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Posted: May 31, 2007

Golden glue

(Nanowerk News) A single gold atom might be able to serve as a versatile glue to bind together different kinds of monomers into completely unknown structures.
Pekka Pyykkö and colleagues at the University of Helsinki, Finland, have used theoretical calculations to predict a new family of structures. The compounds are made of aromatic rings glued together by gold atoms to form infinite one-dimensional nanostrips ("Gold as intermolecular glue: a theoretical study of nanostrips based on quinoline-type monomers" – free access article).
Gold atoms glue aromatic rings together
Gold atoms glue aromatic rings together
Depending on the geometry and chemical composition, the nanostrips can behave as insulators, semiconductors or metals. 'Due to the abundance of possibilities, one is able to experiment with various starting materials in search of successful syntheses of these new systems,' said Pyykkö.
The repeating molecular units in these systems are relatively small, explained Pyykkö, which allows highly accurate quantum-chemical predictions. This means that simulations can be used to tailor new systems to achieve desired electrical properties.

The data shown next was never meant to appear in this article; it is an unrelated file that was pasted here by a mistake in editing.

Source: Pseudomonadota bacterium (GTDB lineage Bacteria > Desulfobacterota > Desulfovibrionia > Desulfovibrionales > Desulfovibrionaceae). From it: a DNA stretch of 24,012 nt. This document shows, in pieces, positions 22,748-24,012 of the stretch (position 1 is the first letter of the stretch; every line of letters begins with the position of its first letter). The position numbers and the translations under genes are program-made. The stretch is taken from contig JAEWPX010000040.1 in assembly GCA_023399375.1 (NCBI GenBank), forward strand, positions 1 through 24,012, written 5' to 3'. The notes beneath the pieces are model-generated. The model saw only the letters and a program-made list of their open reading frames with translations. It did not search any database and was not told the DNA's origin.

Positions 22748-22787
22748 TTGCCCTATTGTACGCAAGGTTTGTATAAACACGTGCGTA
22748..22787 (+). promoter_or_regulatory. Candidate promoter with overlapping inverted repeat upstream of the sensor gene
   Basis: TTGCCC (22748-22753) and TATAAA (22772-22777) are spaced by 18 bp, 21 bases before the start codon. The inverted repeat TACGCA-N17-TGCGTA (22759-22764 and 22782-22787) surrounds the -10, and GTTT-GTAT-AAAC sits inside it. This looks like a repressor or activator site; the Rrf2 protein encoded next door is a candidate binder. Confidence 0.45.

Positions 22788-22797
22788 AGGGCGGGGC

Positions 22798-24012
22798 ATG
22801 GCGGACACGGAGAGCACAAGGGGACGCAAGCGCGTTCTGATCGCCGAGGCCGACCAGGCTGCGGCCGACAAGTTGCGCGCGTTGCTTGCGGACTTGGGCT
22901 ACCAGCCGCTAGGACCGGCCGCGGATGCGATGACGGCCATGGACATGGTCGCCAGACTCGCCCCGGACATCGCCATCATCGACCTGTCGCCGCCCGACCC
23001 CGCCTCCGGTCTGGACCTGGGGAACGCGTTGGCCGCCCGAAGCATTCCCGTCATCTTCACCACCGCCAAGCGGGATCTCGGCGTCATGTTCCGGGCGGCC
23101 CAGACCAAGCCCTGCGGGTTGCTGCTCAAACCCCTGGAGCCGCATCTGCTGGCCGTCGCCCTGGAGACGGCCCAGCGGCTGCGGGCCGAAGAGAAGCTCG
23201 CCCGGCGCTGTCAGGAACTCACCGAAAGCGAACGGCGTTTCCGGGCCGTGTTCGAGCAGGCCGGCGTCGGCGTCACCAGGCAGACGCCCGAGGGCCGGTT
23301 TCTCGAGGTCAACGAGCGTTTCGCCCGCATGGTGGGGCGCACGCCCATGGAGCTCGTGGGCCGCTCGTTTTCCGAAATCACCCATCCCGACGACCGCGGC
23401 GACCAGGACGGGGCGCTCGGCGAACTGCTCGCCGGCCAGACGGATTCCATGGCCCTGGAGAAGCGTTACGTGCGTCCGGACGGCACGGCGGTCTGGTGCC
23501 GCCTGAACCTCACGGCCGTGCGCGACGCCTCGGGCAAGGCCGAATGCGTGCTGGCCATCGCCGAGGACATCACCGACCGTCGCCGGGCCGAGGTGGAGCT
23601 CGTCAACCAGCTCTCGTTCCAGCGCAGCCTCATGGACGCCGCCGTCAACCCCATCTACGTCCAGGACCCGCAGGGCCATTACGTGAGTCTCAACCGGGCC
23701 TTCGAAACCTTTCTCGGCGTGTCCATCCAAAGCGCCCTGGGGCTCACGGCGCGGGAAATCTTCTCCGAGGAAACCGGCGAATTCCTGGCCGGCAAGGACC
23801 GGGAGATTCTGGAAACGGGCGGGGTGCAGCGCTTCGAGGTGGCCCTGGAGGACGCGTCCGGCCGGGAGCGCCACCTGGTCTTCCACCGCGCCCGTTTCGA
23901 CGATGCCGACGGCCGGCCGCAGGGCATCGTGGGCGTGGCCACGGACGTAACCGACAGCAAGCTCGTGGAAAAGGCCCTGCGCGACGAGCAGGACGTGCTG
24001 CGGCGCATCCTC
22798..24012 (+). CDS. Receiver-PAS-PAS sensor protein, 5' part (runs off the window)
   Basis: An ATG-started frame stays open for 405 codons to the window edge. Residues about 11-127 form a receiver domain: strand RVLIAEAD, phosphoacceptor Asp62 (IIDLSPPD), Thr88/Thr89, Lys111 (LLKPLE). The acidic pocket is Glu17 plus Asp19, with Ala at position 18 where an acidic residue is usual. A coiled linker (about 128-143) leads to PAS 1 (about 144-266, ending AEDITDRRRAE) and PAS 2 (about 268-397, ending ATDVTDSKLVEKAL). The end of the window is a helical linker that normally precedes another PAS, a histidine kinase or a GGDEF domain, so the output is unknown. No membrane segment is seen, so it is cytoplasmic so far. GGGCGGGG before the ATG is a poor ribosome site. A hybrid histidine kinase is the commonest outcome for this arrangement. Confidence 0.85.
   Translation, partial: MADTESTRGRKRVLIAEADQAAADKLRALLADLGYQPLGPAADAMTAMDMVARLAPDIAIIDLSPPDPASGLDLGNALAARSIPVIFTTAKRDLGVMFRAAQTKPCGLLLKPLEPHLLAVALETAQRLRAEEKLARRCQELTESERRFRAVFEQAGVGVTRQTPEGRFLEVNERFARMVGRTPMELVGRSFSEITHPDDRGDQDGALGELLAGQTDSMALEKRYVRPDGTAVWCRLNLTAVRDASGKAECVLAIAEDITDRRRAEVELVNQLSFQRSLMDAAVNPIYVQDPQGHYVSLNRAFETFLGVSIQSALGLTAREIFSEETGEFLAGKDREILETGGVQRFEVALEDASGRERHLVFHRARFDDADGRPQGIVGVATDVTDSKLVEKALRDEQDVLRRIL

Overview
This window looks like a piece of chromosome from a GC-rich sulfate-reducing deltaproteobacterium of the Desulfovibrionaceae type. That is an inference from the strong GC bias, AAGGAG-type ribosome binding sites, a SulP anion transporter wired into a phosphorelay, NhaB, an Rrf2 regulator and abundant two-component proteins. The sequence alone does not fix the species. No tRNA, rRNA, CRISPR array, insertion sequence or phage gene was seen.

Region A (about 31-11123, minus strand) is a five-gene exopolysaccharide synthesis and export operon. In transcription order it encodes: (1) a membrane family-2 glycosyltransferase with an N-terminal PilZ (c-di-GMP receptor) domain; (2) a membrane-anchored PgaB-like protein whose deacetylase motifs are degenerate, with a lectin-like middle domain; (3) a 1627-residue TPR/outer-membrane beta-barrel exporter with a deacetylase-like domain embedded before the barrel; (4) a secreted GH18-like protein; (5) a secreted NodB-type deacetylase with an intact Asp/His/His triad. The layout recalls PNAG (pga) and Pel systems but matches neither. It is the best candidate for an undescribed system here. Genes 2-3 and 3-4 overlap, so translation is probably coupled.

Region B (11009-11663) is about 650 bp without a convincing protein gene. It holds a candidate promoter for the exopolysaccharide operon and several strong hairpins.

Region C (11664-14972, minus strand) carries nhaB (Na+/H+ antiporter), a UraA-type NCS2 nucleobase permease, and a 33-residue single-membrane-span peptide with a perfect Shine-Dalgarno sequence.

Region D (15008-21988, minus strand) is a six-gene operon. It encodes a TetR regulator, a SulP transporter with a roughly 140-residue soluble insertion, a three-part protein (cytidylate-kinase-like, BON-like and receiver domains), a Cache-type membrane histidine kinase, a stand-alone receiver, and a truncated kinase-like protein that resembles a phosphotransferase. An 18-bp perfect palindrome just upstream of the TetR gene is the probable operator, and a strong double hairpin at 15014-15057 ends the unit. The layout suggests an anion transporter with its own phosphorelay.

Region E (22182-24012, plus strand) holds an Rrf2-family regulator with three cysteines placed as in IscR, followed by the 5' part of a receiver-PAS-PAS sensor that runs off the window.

Pyykkö hopes that this work will inspire both experimentalists and theoreticians to explore these new species. 'The first and foremost challenge is to find a suitable synthesis pathway to experimentally make these structures,' he said.
In the meantime, Pyykkö's team is extending the research by attempting to bend the strips into rings.
Source: Chemical Science (Sarah Dixon)
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